And here are some of our other favorites: (*before making this list, I consulted with my husband and four-year old daughter).

Gossie & Gertie books by Olivier Dunrea
Maisy books by Lucy Cousins
Honkers by Jane Yolen, illustrated by Leslie A. Baker
If Anything Ever Goes Wrong at the Zoo by Mary Jean Hendrick, illustrated by Jane Dyer
To Market, To Market by Anne Miranda, illustrated by Janet Stevens
Goodnight Moon by Margaret Wise Brown
Make Way For Ducklings by Robert McCloskey
Corduroy by Don Freeman
Dr. Seuss books
Richard Scarry books

So. That's our list. Please leave a comment and tell some of your favorites! I'd love to hear them!

My job

I love being a wife and a mother. I find such delight in these roles, and in these being my “only” roles (true, I wear other hats at times, but primarily, this is it!)

Yesterday I was at a church prayer meeting and two other women were talking about how crazy their weeks had been, how they had been running around all over the place and how busy/tired/stressed they were. They turned to me and asked how I was doing, and I just shrugged and said cheerfully, “Well, we haven’t been running around at all this week. Not busy; just hanging out at home every day!” One of the women chuckled at that, and commented, “Right. You’re not busy. A mother of three little children.” She was giving me credit for this job of mine.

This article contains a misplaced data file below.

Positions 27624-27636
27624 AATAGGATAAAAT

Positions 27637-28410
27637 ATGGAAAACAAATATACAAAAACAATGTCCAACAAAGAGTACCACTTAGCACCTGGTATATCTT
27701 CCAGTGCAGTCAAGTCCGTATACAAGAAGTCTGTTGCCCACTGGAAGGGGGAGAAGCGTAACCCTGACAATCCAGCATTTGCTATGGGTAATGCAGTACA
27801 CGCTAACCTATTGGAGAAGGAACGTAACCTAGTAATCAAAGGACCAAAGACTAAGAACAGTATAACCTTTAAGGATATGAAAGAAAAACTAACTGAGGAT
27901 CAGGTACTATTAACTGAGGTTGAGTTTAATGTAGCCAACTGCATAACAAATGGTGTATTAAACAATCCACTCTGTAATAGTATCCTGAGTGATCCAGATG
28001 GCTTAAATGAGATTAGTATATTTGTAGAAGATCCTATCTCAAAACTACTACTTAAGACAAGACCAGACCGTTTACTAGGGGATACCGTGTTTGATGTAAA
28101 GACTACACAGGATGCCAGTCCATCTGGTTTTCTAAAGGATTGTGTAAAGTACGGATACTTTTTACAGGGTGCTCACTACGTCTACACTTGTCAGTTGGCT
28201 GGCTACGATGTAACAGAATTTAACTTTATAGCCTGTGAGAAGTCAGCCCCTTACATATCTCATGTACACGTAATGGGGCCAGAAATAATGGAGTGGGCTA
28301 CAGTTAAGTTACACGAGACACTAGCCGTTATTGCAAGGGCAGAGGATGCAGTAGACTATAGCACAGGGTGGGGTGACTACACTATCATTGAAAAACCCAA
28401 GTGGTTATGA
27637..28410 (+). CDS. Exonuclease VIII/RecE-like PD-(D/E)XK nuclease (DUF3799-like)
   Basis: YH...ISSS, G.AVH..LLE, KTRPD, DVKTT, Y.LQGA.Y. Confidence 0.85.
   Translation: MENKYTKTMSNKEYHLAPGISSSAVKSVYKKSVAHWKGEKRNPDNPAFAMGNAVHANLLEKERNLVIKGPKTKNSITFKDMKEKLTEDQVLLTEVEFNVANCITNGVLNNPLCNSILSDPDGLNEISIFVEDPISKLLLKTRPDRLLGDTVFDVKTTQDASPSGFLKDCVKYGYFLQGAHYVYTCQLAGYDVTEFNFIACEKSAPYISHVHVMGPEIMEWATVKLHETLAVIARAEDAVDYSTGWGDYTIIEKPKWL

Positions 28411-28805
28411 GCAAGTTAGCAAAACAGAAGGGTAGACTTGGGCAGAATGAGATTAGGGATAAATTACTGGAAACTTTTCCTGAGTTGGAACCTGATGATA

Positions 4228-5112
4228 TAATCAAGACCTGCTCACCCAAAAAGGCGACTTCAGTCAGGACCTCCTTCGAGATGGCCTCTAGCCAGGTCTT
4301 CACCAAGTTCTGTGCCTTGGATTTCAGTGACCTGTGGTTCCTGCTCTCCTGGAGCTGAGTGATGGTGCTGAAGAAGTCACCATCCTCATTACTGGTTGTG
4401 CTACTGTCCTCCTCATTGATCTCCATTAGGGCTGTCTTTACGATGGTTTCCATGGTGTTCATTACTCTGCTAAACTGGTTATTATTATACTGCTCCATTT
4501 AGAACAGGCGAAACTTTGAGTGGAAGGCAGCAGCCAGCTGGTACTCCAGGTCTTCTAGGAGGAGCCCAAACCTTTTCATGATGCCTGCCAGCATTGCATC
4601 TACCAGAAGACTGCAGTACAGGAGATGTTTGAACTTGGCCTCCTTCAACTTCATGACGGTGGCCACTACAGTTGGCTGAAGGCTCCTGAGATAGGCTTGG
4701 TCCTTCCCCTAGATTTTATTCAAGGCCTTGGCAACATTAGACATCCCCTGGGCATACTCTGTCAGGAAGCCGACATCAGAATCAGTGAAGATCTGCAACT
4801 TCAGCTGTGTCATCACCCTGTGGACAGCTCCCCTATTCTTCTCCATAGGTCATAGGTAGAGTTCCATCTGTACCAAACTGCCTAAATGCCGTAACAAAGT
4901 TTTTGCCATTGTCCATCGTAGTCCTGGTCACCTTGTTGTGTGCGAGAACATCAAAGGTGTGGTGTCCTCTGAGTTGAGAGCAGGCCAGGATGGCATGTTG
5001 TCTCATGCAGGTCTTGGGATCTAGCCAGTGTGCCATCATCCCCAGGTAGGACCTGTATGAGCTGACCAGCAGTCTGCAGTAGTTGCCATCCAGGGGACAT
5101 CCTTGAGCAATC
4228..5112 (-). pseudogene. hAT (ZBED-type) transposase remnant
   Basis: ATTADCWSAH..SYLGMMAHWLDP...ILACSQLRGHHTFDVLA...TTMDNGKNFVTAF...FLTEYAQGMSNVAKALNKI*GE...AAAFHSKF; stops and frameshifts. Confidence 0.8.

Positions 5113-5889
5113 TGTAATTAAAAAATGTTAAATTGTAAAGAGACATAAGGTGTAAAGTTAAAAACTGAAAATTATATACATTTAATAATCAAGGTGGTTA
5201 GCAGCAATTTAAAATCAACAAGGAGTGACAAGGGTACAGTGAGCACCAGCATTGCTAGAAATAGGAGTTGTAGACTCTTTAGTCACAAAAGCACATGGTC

I don’t need credit. I get it every day, many times a day.

For instance, yesterday: Ella and Isaac were arguing over 3 small photo albums they both wanted to look at. I asked them to come to me and reminded them that God wants us to be peacemakers, and how do they think they could best do that right now? There was silence. The argument had stopped, but no solutions were coming to their little minds. So I gave them one: I asked my 2-year old son (who was clutching to all 3 albums) to choose one of the albums to share with his older sister. He did so, and she took it. However, as they walked away, I overheard my daughter (4) happily say, “You know what? You can have all 3 of them! I’ll sit next to you and look at them with you, though.” There were tears in my eyes, because I knew she was being a peacemaker. I went to her, hugged her, and told her so. And as I walked away, I heard my son praise her, too: “Good job being a peacemaker!”

And I thought (for about the zillionth time) about how wonderful it is that I get to do this, that for some this ‘job’ of mine seems exhausting and taxing (and it can be, at times) but overall it is just GOOD. This job as mommy is not wearing me down, I’m thriving. I delight in it. What an incredible blessing that this is what I get to do! Thank you, Heavenly Father!

My side of the bed

Here’s what I might be doing on any given night, (usually- in the wee hours of the morning) on my side of the bed:

-tossing and turning, trying to find a comfy, sleepy, sort of spot
-debating whether or not to look at the alarm clock to find out what time it is I’m awake this time
-replaying conversations in my head
-thinking about the following days activities
-making a grocery list